Intro to OOP with Kotlin
Intro to OOP with Kotlin
3h 12m

The course covers Recycler Views, which is one of the most important features of Android app development. They allow us to work with lists or grids of data with a ton of built-in optimizations. We'll then put your knowledge into practice by building an app to display a list of posts that we can scroll through, edit them, delete them, etc.

We'll also explore object-oriented programming with Kotlin, focusing on how to build objects, work with inheritance concepts and interfaces, and other highly advanced features. You'll also learn about classes and objects and how to work with them with the Kotlin programming language.

Intended Audience

This course is intended for beginners to Android app development or anyone who wants to master coding in Kotlin.


Since this is a beginner level course, there are no requirements, but any previous experience with coding would be beneficial.


Hello, and welcome to the section. As mentioned in the intro, we'll end up working with Recycler Views. But at this point, it's very important to dive a bit deeper into objects and having the ability to create our own objects. So, for this work, we're going to be working with Kotlin, the language directly and just running so many programs. So, if you want, you can use the Android studio, which we've been using so far, and that's what I'm going to be using and I'll show you how to do that, or you can also check out a very good integrated development environment, it's called IntelliJ IDEA and it's built to by JetBrains the people who created the Kotlin programming language. So, if you pull up a browser tab, here we go. 

And if you look for IntelliJ IDEA, there you go. Feel free to use this as well. There's a free version and a paid version. It's very easy to use and quite good. But since we are already using Android studio and we have it set up and we're fairly familiar with it, I'm just going to keep using that, okay? So, back to the studio. What we're going to do is create a Kotlin file that we can run. So, over here under app, so Android, app, java and com.examplekotlindemo, which is the package for the android app or any android app that we've been creating. And underneath there, we have a MainActivity, and that is our MainActivity.kt file.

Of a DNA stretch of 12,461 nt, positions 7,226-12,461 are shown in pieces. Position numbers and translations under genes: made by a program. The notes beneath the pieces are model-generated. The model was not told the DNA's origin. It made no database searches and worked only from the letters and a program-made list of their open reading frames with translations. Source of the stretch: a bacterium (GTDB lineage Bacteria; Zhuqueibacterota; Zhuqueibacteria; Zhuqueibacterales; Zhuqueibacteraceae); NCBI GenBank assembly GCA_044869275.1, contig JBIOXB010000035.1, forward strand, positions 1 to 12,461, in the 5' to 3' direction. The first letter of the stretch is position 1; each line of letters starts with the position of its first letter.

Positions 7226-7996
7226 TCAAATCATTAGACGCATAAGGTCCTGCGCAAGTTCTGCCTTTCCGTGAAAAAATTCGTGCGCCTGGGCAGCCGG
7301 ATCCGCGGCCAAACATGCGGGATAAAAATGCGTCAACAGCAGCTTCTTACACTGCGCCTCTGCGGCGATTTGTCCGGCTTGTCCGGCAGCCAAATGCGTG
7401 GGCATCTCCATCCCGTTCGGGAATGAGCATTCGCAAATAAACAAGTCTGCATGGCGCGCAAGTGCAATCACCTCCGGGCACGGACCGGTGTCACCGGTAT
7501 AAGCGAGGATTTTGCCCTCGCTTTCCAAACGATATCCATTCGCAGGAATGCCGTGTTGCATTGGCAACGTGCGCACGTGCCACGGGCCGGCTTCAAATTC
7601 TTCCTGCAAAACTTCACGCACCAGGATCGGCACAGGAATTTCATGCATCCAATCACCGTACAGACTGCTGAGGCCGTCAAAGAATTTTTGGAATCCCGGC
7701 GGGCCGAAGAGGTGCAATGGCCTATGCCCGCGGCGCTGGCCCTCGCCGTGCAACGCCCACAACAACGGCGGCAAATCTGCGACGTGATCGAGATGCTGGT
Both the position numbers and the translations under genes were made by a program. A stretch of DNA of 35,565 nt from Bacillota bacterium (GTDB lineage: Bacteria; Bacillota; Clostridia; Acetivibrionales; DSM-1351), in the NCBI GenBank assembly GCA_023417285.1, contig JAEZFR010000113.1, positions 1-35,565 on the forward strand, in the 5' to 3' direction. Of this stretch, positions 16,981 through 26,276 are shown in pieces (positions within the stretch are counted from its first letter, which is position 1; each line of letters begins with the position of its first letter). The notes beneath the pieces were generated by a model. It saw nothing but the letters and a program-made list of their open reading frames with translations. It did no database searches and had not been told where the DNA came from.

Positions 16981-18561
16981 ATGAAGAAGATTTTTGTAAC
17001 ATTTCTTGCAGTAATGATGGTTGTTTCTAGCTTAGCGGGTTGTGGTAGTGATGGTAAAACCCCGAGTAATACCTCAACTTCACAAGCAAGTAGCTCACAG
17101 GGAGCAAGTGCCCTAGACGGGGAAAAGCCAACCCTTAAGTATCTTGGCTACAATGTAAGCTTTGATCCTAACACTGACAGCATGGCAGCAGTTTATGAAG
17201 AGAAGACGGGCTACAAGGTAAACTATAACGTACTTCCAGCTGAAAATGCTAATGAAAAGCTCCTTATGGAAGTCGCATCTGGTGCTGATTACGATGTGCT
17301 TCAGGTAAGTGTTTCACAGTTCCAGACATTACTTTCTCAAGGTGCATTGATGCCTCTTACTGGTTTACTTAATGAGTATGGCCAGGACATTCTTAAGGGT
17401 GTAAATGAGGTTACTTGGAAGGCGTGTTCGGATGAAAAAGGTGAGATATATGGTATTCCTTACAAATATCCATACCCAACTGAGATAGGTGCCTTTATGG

So, here you can right-click on this folder and create a new Kotlin file or Java class or a lot of other things you can do from here. I'm going to create a new folder or package within this folder. So, I'll keep all my demo code over there. So, right-click and then 'New'. And you see here that you can create a package. So, com.example.kotlindemo. I'm going to call it classesdemo, and there it is, classesdemo. Now, right-click 'New' and 'Kotlin file' and I'm going to call this Classes. 'Classes'. There you go. So, 'classes.kt' is the file name that got created. I'm going to make some space over here, okay? So, here I can write Kotlin code. So, I'll start with my main() function. So, fun main(). And let's test out println("Hello World"). And to run this, you see this a Run button over here or in a Mac,

it's control shift R. So, if you click on it, you see right there control shift R. So, it could be different in your Windows machine. Just take a look at what it is. So, that's the shortcut to run it. I'm just going to use the shortcut. So, control shift R. And the first time since this is a new project, it might take a while to build but each run after that, as long as it's just this, the compilation is pretty quick, and this is where the IntelliJ IDEA IDE might be a little bit faster, but again, this is only for the first run. There we go. A console pops up at the bottom and you see 'Hello World' is printed. Great. Now, if I try to print something else, control shift R. You see how that was significantly quicker, okay? So, now we have the interface to write our code and get some output down at the bottom. 

So, let's talk about classes which are basically the blueprint for creating objects, and you'll come across the 'Class' keyword in pretty much every programming language. I'm going to get rid of this. So, every programming language you're going to come across classes. Why do we need them? Well, you need to represent more complex things than just strings and integers, right? We've been working with strings and integers and the like, when we've been doing things or creating things ourselves, but within Android studio itself, check out all this stuff 'class MainActivity'. Then we've been working with views, right? Then we've been working with all these attributes. How are all these things represented? These are all done using classes. Basically, they are a way to represent anything custom that you would want to create and work with in a programming language.